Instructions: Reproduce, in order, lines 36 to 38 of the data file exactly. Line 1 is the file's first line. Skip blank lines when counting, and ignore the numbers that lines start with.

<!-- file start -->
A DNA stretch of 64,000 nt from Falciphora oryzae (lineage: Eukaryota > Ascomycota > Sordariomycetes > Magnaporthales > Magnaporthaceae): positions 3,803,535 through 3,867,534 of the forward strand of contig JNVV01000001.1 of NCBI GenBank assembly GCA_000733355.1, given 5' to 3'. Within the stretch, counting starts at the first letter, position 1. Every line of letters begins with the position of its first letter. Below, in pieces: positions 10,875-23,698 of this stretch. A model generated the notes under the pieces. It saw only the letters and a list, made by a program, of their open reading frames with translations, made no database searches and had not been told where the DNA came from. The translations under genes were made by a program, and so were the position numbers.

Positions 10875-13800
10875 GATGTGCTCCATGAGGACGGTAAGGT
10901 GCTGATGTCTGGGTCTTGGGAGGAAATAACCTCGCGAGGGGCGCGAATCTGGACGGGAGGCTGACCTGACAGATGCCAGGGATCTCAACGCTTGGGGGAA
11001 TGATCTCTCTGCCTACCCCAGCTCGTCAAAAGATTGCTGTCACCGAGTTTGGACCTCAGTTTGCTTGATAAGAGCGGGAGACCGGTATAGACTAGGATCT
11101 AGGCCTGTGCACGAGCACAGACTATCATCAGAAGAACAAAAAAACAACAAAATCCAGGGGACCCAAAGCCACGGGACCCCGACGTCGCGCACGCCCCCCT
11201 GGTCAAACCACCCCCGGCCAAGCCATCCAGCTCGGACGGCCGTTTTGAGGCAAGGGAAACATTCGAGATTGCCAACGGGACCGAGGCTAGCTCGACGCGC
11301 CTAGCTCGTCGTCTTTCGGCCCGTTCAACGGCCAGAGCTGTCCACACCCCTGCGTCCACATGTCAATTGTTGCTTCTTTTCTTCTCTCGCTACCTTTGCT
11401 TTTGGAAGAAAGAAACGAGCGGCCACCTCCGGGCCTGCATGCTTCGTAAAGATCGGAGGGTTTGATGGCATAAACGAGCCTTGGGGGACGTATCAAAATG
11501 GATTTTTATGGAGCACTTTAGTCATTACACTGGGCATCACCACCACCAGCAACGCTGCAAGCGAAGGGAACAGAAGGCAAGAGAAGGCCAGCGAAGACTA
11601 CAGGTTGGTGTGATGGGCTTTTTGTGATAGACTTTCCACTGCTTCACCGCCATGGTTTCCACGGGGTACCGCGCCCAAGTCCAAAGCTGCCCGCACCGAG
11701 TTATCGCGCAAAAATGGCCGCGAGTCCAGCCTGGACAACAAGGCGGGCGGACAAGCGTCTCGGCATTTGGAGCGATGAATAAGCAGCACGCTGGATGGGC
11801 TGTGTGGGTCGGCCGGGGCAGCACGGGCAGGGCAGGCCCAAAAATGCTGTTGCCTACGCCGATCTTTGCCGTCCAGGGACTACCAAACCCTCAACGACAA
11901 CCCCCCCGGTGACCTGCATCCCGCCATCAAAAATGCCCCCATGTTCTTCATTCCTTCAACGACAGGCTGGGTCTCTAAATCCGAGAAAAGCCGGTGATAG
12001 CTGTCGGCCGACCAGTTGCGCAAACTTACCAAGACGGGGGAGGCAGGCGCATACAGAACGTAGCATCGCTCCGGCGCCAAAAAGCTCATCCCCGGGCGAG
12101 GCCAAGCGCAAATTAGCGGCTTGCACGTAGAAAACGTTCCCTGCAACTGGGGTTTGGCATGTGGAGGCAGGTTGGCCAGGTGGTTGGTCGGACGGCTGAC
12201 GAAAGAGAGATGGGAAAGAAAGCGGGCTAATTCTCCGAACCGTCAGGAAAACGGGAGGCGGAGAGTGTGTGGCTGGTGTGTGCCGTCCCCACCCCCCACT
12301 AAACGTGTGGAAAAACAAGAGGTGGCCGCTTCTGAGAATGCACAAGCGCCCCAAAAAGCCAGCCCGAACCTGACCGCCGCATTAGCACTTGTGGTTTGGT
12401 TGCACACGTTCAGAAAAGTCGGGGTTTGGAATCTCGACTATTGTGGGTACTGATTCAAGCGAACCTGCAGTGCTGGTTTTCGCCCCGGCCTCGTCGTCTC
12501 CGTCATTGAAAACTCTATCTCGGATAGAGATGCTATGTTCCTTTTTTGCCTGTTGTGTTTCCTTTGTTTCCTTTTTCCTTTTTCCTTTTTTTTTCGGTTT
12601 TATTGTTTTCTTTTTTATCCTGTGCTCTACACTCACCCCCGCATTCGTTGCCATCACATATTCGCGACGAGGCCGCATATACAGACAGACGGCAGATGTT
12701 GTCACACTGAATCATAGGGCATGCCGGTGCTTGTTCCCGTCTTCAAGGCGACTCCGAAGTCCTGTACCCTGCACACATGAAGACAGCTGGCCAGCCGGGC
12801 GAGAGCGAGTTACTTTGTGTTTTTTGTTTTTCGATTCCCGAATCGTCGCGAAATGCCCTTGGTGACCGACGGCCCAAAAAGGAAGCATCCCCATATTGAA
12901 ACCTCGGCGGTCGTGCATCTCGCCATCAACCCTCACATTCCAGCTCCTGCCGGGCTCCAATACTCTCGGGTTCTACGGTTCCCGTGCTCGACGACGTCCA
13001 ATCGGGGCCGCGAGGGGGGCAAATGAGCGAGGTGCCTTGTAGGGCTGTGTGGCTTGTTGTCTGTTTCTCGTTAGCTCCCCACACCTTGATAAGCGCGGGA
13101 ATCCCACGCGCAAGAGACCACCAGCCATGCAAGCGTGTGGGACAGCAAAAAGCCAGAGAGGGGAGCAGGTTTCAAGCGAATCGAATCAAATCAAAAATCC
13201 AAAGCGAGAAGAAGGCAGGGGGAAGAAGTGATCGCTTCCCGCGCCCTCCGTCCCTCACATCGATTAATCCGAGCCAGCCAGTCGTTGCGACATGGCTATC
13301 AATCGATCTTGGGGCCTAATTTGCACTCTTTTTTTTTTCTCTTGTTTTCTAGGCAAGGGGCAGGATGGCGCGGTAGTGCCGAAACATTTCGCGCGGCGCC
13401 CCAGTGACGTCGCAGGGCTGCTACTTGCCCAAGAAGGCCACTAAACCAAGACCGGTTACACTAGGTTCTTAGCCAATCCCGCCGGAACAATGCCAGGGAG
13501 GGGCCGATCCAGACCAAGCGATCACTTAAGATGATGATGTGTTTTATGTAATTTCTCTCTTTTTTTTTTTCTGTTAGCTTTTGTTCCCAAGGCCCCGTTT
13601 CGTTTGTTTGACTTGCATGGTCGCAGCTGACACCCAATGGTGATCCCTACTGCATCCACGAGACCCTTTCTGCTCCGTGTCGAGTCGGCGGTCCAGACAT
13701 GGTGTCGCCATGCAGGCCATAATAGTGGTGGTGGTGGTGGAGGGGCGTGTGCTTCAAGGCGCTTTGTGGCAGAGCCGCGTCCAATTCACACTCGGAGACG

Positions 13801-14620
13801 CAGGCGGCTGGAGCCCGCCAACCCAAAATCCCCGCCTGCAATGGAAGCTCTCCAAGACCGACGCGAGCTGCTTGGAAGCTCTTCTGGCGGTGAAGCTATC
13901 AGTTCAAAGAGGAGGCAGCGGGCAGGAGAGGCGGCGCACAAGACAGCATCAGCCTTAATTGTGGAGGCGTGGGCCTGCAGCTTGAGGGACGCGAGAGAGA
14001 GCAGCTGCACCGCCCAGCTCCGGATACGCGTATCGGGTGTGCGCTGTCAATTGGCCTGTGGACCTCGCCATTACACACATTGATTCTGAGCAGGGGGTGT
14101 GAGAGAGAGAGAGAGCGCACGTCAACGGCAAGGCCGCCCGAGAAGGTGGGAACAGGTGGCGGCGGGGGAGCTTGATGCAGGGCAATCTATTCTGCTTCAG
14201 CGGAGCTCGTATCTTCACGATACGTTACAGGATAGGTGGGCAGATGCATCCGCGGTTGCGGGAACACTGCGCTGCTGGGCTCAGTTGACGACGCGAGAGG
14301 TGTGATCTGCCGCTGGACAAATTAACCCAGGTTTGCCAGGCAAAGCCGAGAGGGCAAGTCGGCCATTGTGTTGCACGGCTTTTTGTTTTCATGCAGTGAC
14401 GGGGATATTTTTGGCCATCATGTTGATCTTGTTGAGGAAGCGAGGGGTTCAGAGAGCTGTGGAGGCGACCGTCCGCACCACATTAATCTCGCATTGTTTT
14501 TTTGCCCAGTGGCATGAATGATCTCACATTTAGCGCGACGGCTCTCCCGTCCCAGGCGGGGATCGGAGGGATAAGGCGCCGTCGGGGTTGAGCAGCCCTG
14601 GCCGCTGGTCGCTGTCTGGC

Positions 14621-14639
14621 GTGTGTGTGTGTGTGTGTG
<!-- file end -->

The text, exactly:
14001 GCAGCTGCACCGCCCAGCTCCGGATACGCGTATCGGGTGTGCGCTGTCAATTGGCCTGTGGACCTCGCCATTACACACATTGATTCTGAGCAGGGGGTGT
14101 GAGAGAGAGAGAGAGCGCACGTCAACGGCAAGGCCGCCCGAGAAGGTGGGAACAGGTGGCGGCGGGGGAGCTTGATGCAGGGCAATCTATTCTGCTTCAG
14201 CGGAGCTCGTATCTTCACGATACGTTACAGGATAGGTGGGCAGATGCATCCGCGGTTGCGGGAACACTGCGCTGCTGGGCTCAGTTGACGACGCGAGAGG